Verbal morphology of the passive

Passive constructions (PassCstr) generally appear in nominative–accusative languages. A construction is considered passive if it fulfills the following three criteria:

  1. It has an equivalent active construction featuring a transitive verb.
  2. If present, the agent (the subject of the active construction) appears in an adjunct, marked by an oblique case.
  3. The subject of the sentence is the patient of the verb, or the object of the active construction.

The agent of a passive construction (the subject of the equivalent active construction) is grammatically “demoted” or “deranked”: it is either entirely eliminated from the sentence or relegated to an adjunct, generally functioning as an adverbial with oblique case marking. Demotion of the agent alone does not, however, qualify a construction as passive, if it fails to meet the two other criteria listed above.[1]

This parameter considers the verbal morphology of passive constructions. There are two possible strategies for expressing the passive on the verb: synthetic (also known as morphological) and analytic (also known as periphrastic). The synthetic approach marks the passive within the morphology of the verb itself, while the analytic approach relies on a periphrastic construction featuring the main verb alongside an auxiliary verb.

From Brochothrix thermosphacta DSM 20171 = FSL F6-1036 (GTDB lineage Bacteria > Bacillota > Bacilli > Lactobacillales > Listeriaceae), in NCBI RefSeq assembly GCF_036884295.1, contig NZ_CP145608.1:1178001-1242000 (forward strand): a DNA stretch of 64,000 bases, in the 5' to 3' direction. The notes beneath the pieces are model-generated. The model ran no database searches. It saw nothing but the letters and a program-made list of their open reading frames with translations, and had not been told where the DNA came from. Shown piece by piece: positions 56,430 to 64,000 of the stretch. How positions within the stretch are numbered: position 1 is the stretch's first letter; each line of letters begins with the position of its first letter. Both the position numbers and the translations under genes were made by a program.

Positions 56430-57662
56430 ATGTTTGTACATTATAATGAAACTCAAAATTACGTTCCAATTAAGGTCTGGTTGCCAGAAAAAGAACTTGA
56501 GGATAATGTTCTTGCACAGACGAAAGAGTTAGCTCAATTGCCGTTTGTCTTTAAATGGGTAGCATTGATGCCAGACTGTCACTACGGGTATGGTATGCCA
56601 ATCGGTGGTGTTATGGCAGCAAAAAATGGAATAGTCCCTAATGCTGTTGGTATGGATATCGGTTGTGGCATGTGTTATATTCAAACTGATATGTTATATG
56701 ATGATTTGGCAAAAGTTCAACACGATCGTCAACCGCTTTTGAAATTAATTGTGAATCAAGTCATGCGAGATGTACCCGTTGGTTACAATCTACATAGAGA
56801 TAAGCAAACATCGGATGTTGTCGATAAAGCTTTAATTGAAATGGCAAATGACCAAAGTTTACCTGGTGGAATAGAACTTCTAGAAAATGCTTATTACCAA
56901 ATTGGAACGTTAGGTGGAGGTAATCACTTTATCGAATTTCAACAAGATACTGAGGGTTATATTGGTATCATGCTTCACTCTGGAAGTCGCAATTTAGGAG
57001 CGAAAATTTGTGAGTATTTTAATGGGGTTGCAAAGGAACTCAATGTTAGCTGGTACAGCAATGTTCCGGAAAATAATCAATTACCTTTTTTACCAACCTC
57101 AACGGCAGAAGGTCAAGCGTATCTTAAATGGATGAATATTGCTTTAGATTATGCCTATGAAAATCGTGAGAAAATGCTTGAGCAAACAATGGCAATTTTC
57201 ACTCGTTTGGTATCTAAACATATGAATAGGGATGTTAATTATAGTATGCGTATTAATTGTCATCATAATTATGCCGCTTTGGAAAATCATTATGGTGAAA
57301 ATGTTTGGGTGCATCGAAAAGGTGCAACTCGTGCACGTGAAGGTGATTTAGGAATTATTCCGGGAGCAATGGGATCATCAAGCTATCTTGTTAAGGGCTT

NoPass: The language does not use passive constructions.[2]

PassNoV: In passive constructions, the passive is not marked on the verb.

PassSynt: Passive constructions are synthetic.

PassAn: Passive constructions are analytic.

When a language displays both PassSynt and PassAn, both values can be listed. If one type is dominant (appearing in more tenses, aspects, and moods), a slash (/) can separate the two, with the dominant value appearing first; if neither is dominant, they are listed with an ampersand (&) separating them.


[1] Constructions with a generic subject (such as the German man or English one) are therefore not passive. Other structures that do not constitute passives include active constructions with a null subject, medial verbs (also known as anti-causatives, which express events or states), and the use of a reflexive or reciprocal affix when the subject of the sentence cannot serve as the object of an equivalent active construction (such as the Russian собака кусается ‘the dog bites,’ literally ‘bites itself’), and constructions in which an adverbial modifying the agent’s action (such as on purpose) cannot appear alongside the verb. Similarly, neither the topic-oriented sentences of the Philippine languages (also known as “focus-system constructions”) nor the inverse constructions of the Algonquin languages can be considered passive constructions.

[2] This value applies to all non-nominative (including ergative) languages, as well as nominative languages that do not use passive structures. If the NoPass value applies to a language for this parameter, it will automatically apply for the Parapassive parameter as well.